Needing nature

It sometimes disturbs me that some people I know are so far removed from nature. It is not ‘natural’. I was once standing in someone’s house and suddenly realized that it had no plants, no animals and only a view that was largely man-made. It even smelled of cleaners. There was no contact with other life. And I thought, “How do these people keep their sanity in this environment – we would criticize the keeping of a zoo animal in a place so artificial and devoid of natural surroundings.” People need at least to garden, have pets and take holidays in wild places to have a reasonable perspective on existence.



What happens when I spend time among trees or by an ocean is that I think differently. Worrying and planning about things tends to recede. My thoughts become less semantic and more sensual-motor-emotional – I may be several moments at a time without any ‘words’ in my consciousness. A profound sense of relaxation and of being at ease with the world, at home in a sense, is the result of these environments. Note also how good dog visits are for people in senior homes and hospitals.



It is important if we are to live successfully in this world without destroying it or ourselves (or both), that we avoid this divorce from things biological. We have created cultures that more and more separate us from the environment that we evolved to live in. We do not have to destroy any culture but we do need to introduce more of the biological (the other living things) into it. We should stop looking for what separates us from other animals and look for what connects us to them, build bridges rather than fences.



We are animals! That should be one of the fundamentals of our sense of identity. Some scientists and philosophers are working on this, such as these.


J. Bussolini. Recent French, Belgian and Italian work in the cognitive science of animals: Dominique Lestel, Vinciane Despret, Roberto Marchesini and Giorgio Celli. Social Science Information, 2013; 52 (2): 187 DOI: 10.1177/0539018413477938


Abstract: This paper is a review of the work of four scholars who have made substantial new developments in our understanding of animal mind and animal–human interactions. Dominique Lestel indicates that culture is rooted in the animal realm and draws upon ethology and ethnography to study animal worlds. Vinciane Despret pays heed to complex animal–human sociality and combines critical psychology and ethology to take account of animal mind. Roberto Marchesini argues that animal influence on humans is widespread and is foundational to culture; he uses anthropology and ethology to expand the field of animal–human interactions. Giorgio Celli holds that ethology permeates the spaces of everyday life and that animals such as cats demonstrate complex problem-solving and social behavior.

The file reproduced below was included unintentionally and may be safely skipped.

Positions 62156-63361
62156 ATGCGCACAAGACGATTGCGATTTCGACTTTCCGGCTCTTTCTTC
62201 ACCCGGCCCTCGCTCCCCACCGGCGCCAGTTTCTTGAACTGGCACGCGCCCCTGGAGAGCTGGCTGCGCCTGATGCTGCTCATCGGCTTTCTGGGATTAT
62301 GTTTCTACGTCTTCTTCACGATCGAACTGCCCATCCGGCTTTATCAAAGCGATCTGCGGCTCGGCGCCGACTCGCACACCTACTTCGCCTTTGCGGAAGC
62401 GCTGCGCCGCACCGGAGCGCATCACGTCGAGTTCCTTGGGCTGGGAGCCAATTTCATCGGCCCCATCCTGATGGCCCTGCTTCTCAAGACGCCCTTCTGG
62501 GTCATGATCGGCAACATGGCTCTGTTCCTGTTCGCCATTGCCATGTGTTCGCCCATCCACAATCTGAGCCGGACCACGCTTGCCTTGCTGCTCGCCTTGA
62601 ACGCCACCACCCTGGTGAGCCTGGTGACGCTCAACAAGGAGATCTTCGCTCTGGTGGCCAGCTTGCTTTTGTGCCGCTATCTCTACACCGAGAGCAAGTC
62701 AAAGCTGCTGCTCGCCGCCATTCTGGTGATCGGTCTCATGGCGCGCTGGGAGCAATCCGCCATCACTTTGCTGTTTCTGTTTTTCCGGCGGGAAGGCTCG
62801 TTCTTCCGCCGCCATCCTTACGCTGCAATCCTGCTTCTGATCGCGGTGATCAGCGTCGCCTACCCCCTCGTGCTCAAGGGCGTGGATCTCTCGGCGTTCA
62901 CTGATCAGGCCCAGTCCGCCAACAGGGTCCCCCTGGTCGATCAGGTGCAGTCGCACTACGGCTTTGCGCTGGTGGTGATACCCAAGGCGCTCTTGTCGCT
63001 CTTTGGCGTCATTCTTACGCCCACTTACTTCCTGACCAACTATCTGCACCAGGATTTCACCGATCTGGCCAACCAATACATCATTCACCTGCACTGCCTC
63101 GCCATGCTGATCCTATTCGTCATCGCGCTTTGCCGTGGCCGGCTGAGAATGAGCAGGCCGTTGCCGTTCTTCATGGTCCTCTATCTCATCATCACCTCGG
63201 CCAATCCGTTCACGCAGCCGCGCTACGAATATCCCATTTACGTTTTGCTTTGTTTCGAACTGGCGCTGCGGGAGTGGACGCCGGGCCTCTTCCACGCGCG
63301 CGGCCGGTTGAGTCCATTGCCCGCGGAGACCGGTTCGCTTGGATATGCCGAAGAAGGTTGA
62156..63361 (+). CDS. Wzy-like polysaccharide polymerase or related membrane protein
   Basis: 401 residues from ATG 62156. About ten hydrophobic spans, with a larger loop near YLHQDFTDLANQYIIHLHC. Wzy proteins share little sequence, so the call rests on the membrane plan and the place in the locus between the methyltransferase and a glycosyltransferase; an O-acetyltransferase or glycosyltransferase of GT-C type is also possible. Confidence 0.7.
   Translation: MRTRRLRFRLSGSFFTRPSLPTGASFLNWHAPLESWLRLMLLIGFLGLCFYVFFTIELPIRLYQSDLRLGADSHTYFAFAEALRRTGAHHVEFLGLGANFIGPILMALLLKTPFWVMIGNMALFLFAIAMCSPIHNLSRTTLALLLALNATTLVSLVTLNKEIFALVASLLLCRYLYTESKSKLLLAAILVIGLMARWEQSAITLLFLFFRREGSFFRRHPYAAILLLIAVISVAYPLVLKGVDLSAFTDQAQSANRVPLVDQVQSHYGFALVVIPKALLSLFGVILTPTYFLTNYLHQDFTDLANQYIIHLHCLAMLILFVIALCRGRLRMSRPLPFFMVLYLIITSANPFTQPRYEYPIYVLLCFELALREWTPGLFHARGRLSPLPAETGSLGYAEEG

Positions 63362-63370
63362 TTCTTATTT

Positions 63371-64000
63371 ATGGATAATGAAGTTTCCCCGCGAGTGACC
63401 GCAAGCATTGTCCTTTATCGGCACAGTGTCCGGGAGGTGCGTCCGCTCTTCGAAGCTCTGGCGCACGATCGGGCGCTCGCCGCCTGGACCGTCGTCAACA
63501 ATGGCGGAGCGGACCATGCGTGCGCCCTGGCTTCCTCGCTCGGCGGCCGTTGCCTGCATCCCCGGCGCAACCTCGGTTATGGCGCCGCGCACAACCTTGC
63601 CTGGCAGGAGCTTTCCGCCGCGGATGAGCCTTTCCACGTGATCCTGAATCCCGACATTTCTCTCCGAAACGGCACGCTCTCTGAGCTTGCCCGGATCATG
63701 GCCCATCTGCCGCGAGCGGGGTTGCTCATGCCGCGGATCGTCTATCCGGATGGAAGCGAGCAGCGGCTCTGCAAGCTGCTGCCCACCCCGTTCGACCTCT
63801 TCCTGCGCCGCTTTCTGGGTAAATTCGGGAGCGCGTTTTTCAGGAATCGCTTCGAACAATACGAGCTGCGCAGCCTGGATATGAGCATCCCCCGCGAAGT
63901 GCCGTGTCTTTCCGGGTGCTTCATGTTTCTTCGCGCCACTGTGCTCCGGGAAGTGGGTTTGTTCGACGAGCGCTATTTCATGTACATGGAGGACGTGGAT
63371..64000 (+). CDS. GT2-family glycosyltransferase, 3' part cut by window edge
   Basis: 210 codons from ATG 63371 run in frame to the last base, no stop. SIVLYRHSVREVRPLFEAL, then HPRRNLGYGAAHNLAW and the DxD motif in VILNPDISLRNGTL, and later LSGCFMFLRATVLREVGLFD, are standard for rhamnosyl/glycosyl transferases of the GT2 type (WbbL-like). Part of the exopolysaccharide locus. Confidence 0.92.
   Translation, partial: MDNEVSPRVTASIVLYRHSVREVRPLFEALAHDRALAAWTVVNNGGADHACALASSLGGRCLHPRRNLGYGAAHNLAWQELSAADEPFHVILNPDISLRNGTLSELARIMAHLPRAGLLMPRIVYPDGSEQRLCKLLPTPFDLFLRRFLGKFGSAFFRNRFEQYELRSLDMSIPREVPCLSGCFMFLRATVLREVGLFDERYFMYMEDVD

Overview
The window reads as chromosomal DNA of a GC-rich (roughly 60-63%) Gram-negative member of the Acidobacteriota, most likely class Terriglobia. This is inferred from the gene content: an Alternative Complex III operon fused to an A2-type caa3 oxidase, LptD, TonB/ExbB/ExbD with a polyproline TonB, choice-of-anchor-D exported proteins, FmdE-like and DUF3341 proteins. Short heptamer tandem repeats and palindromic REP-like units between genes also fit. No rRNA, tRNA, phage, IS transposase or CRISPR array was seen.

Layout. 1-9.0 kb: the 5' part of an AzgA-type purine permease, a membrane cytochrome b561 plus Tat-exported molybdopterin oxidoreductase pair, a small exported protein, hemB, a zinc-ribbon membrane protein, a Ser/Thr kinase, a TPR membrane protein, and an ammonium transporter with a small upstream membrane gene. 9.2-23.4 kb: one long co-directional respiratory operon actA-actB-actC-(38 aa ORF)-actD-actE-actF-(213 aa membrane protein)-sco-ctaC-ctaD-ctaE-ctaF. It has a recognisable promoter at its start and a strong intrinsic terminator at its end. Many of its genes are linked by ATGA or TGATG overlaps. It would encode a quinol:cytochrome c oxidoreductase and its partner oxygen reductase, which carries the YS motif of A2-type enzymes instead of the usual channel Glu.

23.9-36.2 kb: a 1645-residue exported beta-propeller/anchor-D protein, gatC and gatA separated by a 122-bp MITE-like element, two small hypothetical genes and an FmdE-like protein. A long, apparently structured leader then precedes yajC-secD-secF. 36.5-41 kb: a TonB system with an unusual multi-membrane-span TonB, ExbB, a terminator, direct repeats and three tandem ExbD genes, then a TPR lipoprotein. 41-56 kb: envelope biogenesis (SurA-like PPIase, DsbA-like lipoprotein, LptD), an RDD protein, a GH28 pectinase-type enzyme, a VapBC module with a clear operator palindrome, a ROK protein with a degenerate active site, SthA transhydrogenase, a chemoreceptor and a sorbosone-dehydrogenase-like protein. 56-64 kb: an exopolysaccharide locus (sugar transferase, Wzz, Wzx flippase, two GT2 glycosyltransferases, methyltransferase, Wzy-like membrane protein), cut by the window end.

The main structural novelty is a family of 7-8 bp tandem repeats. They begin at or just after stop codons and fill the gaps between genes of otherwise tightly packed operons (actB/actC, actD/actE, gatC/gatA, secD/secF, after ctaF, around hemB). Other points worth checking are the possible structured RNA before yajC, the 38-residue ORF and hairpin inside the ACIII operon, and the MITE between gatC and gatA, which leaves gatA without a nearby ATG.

Shared Life: An Introduction by Dominique Lestel and Hollis Tayor Social Science Information 52(2) 183-186 doi:10.1177/0539018413477335


We Westerners have become so accustomed to the image of a triumphant forward march (whose history recounts how man became so autonomous that he reached freedom) that we have neglected the possibility that such a history could be in the end frankly pathological (given how we have bent over backwards to become autistic). … A key question now is to know how the human of the 21st century can reactivate his animality and animalize himself anew when all Western thought since the Greeks tells him that he is human precisely because of this rupture with animality.”


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